There is a a quote by the mastermind that scientifically states, "There is no beauty in self denial"

Just food for thought on a more un-joking note, learning comes in all kinds of ways.

Kind Regards

Bryan
 

ejd53

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just realize more knives aint make you any cooler or fancy, get mature and have your own brain, instead getting excited over reading forums.

Can you use your knife properly? Learning will take you two hard years of practice.

If youre job is example construction-masonery, are you buying snooker cues ?
My :2cents:. I don't believe that most people here think that having great knives has anything to do with being "cooler or fancy". Rather, they either (1) use them in their profession or (2) they appreciate the value of a good tool, or (3) both (most likely). From my own experience, I fall into the second category. I'm a home cook and I love to do it, and for 30 years I have used one set of Henkel 4 stars. It was only recently that I found this forum and have since learned what I was missing. Since I value knowledge (I taught college and medical school), and good tools (I still do woodworking with my grandfather's 100 year old hand tools), I value this board. Can I use a knife properly? I thought I could until I got my first good knife and quickly realized that I would be doing things a lot differently from then on, so I'm back on the learning curve. I probably will never have the knife skills to prep cases of veggies or hundreds of pounds of protein quickly, but I don't need to; I either have enough skill now to do what I need to do or will learn the necessary skills. But as Bryan so reasonably pointed out, how do I learn how to properly use a Gyuto or a Suji if I don't have one and the technique is so different than what my Henkels require?. You can't learn to sail by using a ski boat.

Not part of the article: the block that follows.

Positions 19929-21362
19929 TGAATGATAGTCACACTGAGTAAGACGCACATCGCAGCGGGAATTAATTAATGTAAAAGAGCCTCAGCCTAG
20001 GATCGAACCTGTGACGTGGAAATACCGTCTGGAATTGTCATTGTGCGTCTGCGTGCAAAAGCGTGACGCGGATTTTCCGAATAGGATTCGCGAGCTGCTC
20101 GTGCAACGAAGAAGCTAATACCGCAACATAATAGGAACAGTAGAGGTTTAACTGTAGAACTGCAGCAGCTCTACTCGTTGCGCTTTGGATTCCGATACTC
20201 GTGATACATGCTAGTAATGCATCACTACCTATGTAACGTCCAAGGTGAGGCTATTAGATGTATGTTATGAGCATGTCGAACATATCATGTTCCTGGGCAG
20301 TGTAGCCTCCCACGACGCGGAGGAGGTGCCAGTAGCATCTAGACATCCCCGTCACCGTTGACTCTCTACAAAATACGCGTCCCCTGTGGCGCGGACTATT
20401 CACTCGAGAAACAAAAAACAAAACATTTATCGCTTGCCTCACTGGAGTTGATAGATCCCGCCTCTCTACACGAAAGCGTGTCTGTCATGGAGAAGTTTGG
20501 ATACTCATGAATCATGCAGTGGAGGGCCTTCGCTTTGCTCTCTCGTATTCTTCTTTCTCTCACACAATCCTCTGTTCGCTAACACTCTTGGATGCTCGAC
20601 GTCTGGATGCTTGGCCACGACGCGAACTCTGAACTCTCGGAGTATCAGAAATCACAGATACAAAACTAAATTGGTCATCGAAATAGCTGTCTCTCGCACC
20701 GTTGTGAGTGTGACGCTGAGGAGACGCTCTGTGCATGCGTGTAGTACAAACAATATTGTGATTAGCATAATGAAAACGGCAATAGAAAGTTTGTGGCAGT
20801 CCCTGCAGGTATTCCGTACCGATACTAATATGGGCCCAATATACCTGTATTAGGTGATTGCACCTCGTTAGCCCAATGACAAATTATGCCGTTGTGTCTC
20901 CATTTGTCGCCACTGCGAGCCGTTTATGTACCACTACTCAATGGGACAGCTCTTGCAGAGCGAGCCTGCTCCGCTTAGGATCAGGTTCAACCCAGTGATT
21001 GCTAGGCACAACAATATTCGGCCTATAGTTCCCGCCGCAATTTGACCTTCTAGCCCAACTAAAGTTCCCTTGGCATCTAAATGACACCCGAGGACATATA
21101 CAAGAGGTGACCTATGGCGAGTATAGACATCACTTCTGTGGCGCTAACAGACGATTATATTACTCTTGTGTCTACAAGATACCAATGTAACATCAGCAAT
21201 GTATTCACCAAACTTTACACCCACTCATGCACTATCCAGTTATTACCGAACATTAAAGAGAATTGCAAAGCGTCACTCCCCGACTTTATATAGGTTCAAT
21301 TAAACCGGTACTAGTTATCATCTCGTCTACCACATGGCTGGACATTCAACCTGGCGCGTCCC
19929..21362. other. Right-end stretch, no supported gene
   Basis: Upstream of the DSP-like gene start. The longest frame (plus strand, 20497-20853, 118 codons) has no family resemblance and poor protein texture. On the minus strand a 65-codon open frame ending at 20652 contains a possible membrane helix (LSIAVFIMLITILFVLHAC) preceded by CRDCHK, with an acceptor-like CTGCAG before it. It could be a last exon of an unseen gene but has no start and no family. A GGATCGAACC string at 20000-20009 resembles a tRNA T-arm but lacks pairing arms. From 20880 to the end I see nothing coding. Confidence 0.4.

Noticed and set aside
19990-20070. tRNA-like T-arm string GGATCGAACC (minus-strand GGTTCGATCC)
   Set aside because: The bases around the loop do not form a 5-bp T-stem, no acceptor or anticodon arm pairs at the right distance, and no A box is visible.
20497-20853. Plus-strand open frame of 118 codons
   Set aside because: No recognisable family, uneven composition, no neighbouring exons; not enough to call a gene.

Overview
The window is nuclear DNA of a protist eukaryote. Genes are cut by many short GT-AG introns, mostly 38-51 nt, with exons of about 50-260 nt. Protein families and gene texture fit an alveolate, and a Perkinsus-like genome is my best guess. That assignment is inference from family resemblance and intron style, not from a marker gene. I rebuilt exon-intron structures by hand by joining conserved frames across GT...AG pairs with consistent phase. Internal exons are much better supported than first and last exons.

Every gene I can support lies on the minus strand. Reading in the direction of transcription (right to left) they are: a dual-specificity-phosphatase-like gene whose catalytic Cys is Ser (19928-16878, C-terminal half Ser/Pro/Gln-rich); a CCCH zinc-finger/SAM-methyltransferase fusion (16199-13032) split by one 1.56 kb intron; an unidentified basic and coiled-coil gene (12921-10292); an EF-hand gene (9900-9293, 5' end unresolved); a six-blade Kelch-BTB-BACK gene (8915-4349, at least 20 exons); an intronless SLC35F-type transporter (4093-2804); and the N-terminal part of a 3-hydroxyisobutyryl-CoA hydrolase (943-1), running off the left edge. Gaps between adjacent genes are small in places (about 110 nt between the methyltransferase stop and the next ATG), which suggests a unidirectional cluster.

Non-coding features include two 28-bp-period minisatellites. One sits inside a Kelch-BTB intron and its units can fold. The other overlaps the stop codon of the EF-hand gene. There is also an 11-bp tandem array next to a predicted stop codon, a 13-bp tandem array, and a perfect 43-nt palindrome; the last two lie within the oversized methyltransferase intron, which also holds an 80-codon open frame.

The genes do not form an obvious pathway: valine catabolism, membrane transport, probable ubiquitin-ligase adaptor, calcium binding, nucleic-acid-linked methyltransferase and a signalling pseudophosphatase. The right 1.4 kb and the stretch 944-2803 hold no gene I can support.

Pachowder

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That is well said. I would love to hear about the 100 year old woodworking tools you use. I still use hand planes and a millers falls boring "machine". I thought that was old school!

My :2cents:. I don't believe that most people here think that having great knives has anything to do with being "cooler or fancy". Rather, they either (1) use them in their profession or (2) they appreciate the value of a good tool, or (3) both (most likely). From my own experience, I fall into the second category. I'm a home cook and I love to do it, and for 30 years I have used one set of Henkel 4 stars. It was only recently that I found this forum and have since learned what I was missing. Since I value knowledge (I taught college and medical school), and good tools (I still do woodworking with my grandfather's 100 year old hand tools), I value this board. Can I use a knife properly? I thought I could until I got my first good knife and quickly realized that I would be doing things a lot differently from then on, so I'm back on the learning curve. I probably will never have the knife skills to prep cases of veggies or hundreds of pounds of protein quickly, but I don't need to; I either have enough skill now to do what I need to do or will learn the necessary skills. But as Bryan so reasonably pointed out, how do I learn how to properly use a Gyuto or a Suji if I don't have one and the technique is so different than what my Henkels require?. You can't learn to sail by using a ski boat.